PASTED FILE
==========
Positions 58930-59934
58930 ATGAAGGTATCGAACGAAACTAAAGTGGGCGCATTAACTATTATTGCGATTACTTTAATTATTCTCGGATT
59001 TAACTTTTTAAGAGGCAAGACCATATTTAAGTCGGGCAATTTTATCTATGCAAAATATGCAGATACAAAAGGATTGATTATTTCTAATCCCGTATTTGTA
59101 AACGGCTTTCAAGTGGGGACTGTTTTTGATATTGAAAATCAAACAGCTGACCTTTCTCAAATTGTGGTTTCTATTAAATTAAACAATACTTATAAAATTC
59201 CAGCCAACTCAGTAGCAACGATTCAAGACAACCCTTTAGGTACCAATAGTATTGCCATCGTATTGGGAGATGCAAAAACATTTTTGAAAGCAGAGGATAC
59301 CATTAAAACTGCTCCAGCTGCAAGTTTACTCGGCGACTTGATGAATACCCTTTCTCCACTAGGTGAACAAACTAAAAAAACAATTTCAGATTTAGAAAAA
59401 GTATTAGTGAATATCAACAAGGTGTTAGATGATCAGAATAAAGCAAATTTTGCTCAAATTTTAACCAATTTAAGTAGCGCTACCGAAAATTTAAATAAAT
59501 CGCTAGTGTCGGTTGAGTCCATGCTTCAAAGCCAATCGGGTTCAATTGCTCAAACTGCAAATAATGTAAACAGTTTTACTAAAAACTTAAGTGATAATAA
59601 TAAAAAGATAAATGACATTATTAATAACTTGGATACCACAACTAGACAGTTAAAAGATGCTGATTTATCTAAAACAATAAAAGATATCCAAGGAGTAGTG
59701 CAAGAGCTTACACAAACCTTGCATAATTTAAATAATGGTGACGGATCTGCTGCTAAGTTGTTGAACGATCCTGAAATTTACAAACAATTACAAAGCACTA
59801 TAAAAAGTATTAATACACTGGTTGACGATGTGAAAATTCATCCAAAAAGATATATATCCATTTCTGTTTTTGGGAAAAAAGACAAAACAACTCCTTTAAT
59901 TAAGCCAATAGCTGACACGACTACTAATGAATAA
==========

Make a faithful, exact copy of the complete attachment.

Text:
Positions 58930-59934
58930 ATGAAGGTATCGAACGAAACTAAAGTGGGCGCATTAACTATTATTGCGATTACTTTAATTATTCTCGGATT
59001 TAACTTTTTAAGAGGCAAGACCATATTTAAGTCGGGCAATTTTATCTATGCAAAATATGCAGATACAAAAGGATTGATTATTTCTAATCCCGTATTTGTA
59101 AACGGCTTTCAAGTGGGGACTGTTTTTGATATTGAAAATCAAACAGCTGACCTTTCTCAAATTGTGGTTTCTATTAAATTAAACAATACTTATAAAATTC
59201 CAGCCAACTCAGTAGCAACGATTCAAGACAACCCTTTAGGTACCAATAGTATTGCCATCGTATTGGGAGATGCAAAAACATTTTTGAAAGCAGAGGATAC
59301 CATTAAAACTGCTCCAGCTGCAAGTTTACTCGGCGACTTGATGAATACCCTTTCTCCACTAGGTGAACAAACTAAAAAAACAATTTCAGATTTAGAAAAA
59401 GTATTAGTGAATATCAACAAGGTGTTAGATGATCAGAATAAAGCAAATTTTGCTCAAATTTTAACCAATTTAAGTAGCGCTACCGAAAATTTAAATAAAT
59501 CGCTAGTGTCGGTTGAGTCCATGCTTCAAAGCCAATCGGGTTCAATTGCTCAAACTGCAAATAATGTAAACAGTTTTACTAAAAACTTAAGTGATAATAA
59601 TAAAAAGATAAATGACATTATTAATAACTTGGATACCACAACTAGACAGTTAAAAGATGCTGATTTATCTAAAACAATAAAAGATATCCAAGGAGTAGTG
59701 CAAGAGCTTACACAAACCTTGCATAATTTAAATAATGGTGACGGATCTGCTGCTAAGTTGTTGAACGATCCTGAAATTTACAAACAATTACAAAGCACTA
59801 TAAAAAGTATTAATACACTGGTTGACGATGTGAAAATTCATCCAAAAAGATATATATCCATTTCTGTTTTTGGGAAAAAAGACAAAACAACTCCTTTAAT
59901 TAAGCCAATAGCTGACACGACTACTAATGAATAA